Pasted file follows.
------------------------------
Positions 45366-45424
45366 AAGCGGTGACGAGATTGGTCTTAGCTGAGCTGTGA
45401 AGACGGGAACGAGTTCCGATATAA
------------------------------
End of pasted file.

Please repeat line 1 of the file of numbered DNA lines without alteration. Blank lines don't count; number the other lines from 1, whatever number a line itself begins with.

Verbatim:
Positions 45366-45424